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Before crisis strikes: Earn consumer trust through transparency

Opinion

No one is immune from a food safety crisis and its ripple effects on consumers, stakeholders and hard-earned reputations. Maybe you’re fortunate and it’s been smooth sailing so far. But be prepared. A crisis – whether big or small – is in your future and earning trust is critical to successfully managing the fallout.

The key is to establish trust long before a crisis strikes so the public, customers, suppliers, investors and regulators know you as reputable and ethical, and a company that will make the right decisions when things go wrong.

Trust allows you to more effectively weather the storm and rebuild, and research from The Center for Food Integrity (CFI) shows that transparency earns that trust.

Transparency is no longer optional, it’s a basic consumer expectation, according to our research. The biggest takeaway is that transparency can help overcome the “Big is Bad” bias.

It’s no secret that consumers don’t trust ‘Big Food,” in part, because they feel large companies will put profit ahead of their best interest every time. And when it comes to a food safety crisis, the bigger the company the bigger the public impact.

This “Big is Bad” attitude is echoed in recent CFI interviews that asked consumers, “Do you trust food companies?” and “Do you think food companies are transparent?” Among the comments:

“I’m not sure the bigger food companies are going over the top to make sure people know everything that’s happened in the growth of the product they’re selling or in the processing of the product.”

“I trust food companies to do what it takes to deliver quarterly profits. I don’t trust them to make food that’s good for us.”

“I think it’s all profit driven. I’ve been reading labels for years and there’s always bad stuff hidden in it.”

Can you convert the skeptics? CFI research shows that the following three steps will go a long way toward solidifying your reputation as a company that’s worthy of their trust.

Show and Tell
What matters most to consumers is seeing a company’s practices – demonstrating through videos, blogs, presentations, advertising and promotion how food is produced, what’s in it, who’s producing it and how it impacts their health.

In our recent interviews, when asked how food companies can be more transparent, several respondents mentioned videos that show how their food got to their plate. The impact is reflected in the following response:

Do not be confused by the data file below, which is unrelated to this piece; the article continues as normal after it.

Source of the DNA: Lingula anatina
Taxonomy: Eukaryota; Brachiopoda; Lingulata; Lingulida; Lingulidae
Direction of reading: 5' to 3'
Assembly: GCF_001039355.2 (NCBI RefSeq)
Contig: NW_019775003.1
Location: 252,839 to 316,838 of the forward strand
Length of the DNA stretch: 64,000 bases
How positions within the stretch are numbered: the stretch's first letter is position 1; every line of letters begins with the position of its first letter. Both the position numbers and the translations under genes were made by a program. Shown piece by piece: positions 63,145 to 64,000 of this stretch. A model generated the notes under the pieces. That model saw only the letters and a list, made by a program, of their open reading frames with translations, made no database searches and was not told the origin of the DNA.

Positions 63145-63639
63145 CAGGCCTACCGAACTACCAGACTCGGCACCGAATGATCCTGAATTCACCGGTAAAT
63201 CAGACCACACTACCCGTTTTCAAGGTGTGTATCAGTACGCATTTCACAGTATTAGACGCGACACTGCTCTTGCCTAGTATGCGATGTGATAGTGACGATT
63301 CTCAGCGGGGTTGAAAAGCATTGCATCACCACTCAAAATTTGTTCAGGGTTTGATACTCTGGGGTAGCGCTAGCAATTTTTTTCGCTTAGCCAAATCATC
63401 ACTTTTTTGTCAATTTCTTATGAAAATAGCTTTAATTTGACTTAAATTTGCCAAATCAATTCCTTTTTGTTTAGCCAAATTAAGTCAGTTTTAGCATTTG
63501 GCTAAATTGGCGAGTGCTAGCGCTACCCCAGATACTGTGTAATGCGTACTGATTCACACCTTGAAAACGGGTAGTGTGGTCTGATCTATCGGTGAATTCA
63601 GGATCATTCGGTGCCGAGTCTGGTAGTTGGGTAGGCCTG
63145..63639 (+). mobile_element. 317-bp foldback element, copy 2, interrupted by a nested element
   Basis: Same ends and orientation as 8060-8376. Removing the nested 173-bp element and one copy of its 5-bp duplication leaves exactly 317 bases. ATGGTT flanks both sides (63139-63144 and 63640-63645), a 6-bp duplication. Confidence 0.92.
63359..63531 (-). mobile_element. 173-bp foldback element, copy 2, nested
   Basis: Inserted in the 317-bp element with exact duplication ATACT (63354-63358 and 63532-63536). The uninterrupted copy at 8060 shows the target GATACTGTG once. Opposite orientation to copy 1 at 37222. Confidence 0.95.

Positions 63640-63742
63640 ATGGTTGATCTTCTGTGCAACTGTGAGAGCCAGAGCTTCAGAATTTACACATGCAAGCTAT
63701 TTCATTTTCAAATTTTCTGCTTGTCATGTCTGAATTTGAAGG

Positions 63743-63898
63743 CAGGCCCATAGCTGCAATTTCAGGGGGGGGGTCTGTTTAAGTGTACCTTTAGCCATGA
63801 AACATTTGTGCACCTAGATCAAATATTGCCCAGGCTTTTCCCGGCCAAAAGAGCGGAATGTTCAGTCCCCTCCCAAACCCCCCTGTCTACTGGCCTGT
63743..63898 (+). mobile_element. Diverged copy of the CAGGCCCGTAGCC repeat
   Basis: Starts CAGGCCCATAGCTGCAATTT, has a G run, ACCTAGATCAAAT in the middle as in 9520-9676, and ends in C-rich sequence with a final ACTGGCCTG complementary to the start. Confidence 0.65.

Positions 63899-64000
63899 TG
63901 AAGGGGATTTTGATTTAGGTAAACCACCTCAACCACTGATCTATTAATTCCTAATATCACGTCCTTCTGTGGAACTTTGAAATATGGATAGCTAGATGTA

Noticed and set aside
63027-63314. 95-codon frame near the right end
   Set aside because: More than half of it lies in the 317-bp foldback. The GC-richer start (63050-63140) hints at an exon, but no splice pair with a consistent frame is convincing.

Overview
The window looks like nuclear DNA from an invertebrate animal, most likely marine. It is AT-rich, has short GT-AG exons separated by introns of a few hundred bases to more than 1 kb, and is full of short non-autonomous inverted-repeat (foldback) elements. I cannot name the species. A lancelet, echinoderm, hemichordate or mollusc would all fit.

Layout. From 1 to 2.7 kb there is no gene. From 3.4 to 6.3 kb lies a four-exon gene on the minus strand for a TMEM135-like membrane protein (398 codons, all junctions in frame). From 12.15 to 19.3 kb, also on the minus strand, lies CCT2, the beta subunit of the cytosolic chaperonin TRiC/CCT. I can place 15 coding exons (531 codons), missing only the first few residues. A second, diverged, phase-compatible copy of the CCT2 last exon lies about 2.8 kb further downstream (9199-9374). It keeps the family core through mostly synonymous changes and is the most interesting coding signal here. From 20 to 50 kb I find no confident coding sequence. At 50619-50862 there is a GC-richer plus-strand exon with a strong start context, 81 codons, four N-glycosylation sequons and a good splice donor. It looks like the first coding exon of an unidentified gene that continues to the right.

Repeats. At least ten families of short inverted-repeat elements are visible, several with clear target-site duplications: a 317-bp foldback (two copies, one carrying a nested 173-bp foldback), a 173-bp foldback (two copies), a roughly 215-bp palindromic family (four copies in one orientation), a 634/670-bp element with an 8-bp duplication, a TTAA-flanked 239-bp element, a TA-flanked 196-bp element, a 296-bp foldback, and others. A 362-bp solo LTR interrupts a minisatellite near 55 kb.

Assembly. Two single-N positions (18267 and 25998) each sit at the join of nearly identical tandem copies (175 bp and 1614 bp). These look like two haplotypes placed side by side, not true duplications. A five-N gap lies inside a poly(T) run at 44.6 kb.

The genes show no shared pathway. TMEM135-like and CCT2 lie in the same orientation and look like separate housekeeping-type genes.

“You have to earn someone’s trust and if a food company wants me to trust them, they have to show me what they’re doing and how they’re doing it.”

Consumers simply want to know that you share their values when it comes to topics like safe food, quality animal care and environmental stewardship. Practices are an illustration of a company’s values in action – and values build trust. In fact, the CFI peer-reviewed and published trust model shows that communicating shared values is three-to-five times more important to earning trust than simply sharing facts or demonstrating expertise.

Engage
Consumers want the ability to engage, be heard and acknowledged, and get their questions answered promptly and in easy-to-understand language. More companies are doing a better job of providing consumers access to experts and answers, and it’s paying off.

The public feels more empowered than ever, according to survey results. Forty-percent strongly agree with the statement:

“I have access to all of the information I want about where my food comes from, how it’s produced and its safety.”

That’s up from 28 percent in the previous year and up substantially from 2007 when the statement was first posed. While there’s still work to do, the food industry clearly is headed in the right direction.

Demonstrate third-party verification
If it applies, feature third-party verification or audit information in your outreach. This demonstrates that you’re actually following through with your practices. Consumers feel a higher level of comfort knowing that a credible, objective third-party confirms your practices – especially when it comes to the issues of food safety and animal well being.

Surprisingly, the research revealed that consumers hold food companies – not farmers – most responsible for transparency when it comes to animal well-being and the environment.

Even though our food system has never been safer, expectations regarding safe food and the need for credible, accessible information are growing.

Consumers not only expect transparency, they deserve it. And the trust that’s earned as a result of an ongoing commitment to transparency will provide food companies the foundation for continued success in times of calm – and crisis.

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